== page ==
I feel so much more empowered!!

Tuesday, March 18, 2008

Good news and bad news - get used to it.

When I was a kid, my friends and I (including relatives) used to play a silly game called "Good News/Bad News." It didn't have much point other than to expand the imagination. Essentially, you would tell your friend something like, "My uncle was driving the the store the other day and got into an accident!" The friend would say, "Oh no! What happened?" So you would say, well, the good news is that he's okay but there is bad news..." and the friend would say "and what's the bad news?" You'd say, "the car was totalled, but there is good news!" Your friend would play along, "what's the good news?" "He was able to still get some money for it selling it for scrap. But there is some bad news..." "What's the bad news?" "Well, when he sold it for scrap they found a dead body in the trunk. But there is good news!"

You can see where I'm going with this.

I feel like I'm in the middle of one of those stories. It all started with the IVF cycle when I was told I had no response to the medication... but the good news was that I had some antral follicles that might catch up, the bad news was that they wanted to cancel a monitoring appointment, then the good news was I had 7 follicles, shortly followed by the bad news that my blood work showed I ovulated early and the IVF was canceled, followed by good news that it was a lab error and the IVF was back on, and so on and so forth, until I got pregnant, then I lost a twin, then the twin was found again...

So as of yesterday the good news is that we still have twins! The bad news is that Baby B (we call them Baby A and Baby B for now - Dave won't let me call them Flotsam and Jetsam just yet, hehe) is still in a very small amniotic sac and the prognosis doesn't look too hopeful. I'm still hopeful, though.

After the ultrasound Dr. E suggested that we shouldn't tell anyone about the twins just yet. While it's difficult to discuss, we don't mind telling people, as long as they understand that the situation is very fragile. In fact, I'm happy for people to know because at least by their knowing, they can send us positive thoughts, offer support, and if they pray then they can pray for our situation. Prayers are always welcome and I truly believe they help!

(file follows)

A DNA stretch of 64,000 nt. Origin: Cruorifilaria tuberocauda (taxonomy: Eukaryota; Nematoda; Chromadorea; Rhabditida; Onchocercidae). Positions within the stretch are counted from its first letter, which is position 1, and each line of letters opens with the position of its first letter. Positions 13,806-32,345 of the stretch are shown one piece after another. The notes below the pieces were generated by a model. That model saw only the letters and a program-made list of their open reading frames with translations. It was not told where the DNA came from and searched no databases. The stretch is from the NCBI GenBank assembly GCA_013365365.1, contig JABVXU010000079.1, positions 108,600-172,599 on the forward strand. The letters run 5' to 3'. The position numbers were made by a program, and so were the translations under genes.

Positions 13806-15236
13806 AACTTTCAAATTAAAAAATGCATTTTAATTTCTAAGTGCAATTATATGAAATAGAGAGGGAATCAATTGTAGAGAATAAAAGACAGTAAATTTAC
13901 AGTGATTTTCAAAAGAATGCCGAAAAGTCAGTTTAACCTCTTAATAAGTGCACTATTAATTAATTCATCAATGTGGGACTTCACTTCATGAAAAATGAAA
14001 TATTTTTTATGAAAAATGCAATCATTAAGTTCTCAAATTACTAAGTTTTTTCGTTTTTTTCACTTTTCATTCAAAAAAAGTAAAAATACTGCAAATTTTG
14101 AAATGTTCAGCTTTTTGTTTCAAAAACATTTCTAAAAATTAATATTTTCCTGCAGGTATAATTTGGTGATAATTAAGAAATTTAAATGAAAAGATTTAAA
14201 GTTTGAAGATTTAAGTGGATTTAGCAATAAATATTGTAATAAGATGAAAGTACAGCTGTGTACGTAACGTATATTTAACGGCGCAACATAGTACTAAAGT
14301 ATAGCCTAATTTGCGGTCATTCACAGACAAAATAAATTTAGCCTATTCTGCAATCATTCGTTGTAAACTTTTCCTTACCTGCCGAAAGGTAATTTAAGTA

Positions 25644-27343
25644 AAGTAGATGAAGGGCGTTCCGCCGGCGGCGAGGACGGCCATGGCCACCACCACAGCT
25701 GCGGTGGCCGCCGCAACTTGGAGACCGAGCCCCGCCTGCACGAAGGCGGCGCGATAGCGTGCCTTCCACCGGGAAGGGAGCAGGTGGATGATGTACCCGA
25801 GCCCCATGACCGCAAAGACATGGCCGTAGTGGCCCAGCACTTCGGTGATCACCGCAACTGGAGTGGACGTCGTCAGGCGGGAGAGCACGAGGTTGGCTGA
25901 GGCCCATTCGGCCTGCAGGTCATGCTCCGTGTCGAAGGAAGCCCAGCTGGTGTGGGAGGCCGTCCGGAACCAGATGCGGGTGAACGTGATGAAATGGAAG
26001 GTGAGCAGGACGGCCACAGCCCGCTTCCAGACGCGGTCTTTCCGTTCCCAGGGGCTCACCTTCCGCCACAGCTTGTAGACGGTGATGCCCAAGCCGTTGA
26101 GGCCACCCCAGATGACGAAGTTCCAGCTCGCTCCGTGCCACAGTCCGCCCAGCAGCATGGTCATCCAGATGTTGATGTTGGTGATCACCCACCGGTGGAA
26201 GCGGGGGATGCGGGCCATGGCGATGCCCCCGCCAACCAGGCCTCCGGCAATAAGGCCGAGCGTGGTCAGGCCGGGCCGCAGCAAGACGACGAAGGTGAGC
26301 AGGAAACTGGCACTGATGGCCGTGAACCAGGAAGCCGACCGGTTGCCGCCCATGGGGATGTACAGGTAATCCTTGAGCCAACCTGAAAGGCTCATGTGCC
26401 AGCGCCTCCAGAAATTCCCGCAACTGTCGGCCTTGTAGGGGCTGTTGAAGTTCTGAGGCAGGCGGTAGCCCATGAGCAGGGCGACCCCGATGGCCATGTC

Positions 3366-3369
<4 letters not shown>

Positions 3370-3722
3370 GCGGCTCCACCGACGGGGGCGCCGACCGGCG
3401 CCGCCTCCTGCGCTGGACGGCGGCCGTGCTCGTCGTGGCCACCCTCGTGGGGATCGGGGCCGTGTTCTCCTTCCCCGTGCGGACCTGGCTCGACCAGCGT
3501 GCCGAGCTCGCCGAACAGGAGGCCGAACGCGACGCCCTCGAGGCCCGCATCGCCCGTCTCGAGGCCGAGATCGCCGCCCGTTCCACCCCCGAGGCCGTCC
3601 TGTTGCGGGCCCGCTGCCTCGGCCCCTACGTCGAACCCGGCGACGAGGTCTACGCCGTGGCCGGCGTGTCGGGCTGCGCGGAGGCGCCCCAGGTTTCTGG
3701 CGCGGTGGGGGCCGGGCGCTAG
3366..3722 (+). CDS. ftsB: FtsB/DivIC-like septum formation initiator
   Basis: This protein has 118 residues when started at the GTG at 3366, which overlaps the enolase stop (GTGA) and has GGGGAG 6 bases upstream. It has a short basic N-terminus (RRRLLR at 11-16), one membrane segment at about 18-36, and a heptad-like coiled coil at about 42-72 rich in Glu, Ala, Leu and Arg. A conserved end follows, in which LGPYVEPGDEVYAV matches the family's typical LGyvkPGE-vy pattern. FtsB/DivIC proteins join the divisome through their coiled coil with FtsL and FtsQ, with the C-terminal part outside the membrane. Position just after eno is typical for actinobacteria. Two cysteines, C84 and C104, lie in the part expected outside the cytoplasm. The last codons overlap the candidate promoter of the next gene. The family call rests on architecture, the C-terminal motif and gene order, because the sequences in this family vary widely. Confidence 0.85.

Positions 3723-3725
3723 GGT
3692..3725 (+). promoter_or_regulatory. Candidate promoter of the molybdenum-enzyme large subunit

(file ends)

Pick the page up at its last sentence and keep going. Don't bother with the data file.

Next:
However, I ask all of you that I know in real life to please not mention this to others we know in real life, but if you do, please mention the truth that this is not certain and that only time will tell. Dave and I are pretty open about the situation if we are asked, but it is difficult for us when someone asks us "so, how many are you having? Are you having twins?" or other similar questions as they look at us with a big optimistic smile. It's also difficult for us to talk about twins as if that will be the end result of this pregnancy. Mainly this is an issue we prefer to tell people ourselves, rather than have it passed along.

Dr. E left the room for a little while to make a phone call to the OB department at my HMO to tell them she wanted me monitored more closely. Dave wondered what was taking so long and I told him that I think I just got upgraded to high risk. When Dr. E came back, she said she suspected the possibility that the babies have Twin to Twin Transfusion Syndrome. I had actually heard of this before, but only because I watched a cheesy Lifetime movie a few weeks ago where a woman lost a baby to this. The movie was in error, though, because this woman's twins were fraternal (boy/girl - sort of obvious) and apparently Twin-Twin Transfusion (TTTS) only occurs in identical twins.

Now this is only speculation so far but it looks like a definite possibility. I have many symptoms of it already and this would explain the cramping. If this is the case, it's a frightening prospect, especially since it's happening so early in the pregnancy. We still have a lot of hope that the amniotic sacs will balance themselves out and give Baby B more room so he/she can swim around happily like Baby A. Baby A was sure putting on an acrobatic show for us yesterday in the ultrasound.

Now for the waiting game. The next appointment is the Nuchal Translucency ultrasound, which I booked weeks ago just in case I needed it. This ultrasound is mainly to determine risk factors for having Down Syndrome and since Dave and I would not terminate the pregnancy for anything, we were considering not having the testing done. We have no interest in doing a risky invasive procedure like CVS or amniocentesis so we were considering not getting the screening done, since all it could do is give us more reasons to worry over the next 6 months. As it turns out, this ultrasound is now going to be a crucial step in determining whether or not Baby A has too much amniotic fluid (polyhydramnios) and if Baby B truly has too little (oligohydramnios). Hopefully, they may also be able to tell us whether or not the babies are identical twins sharing the same placenta. I wonder if they will have a difficult time sharing when they are toddlers.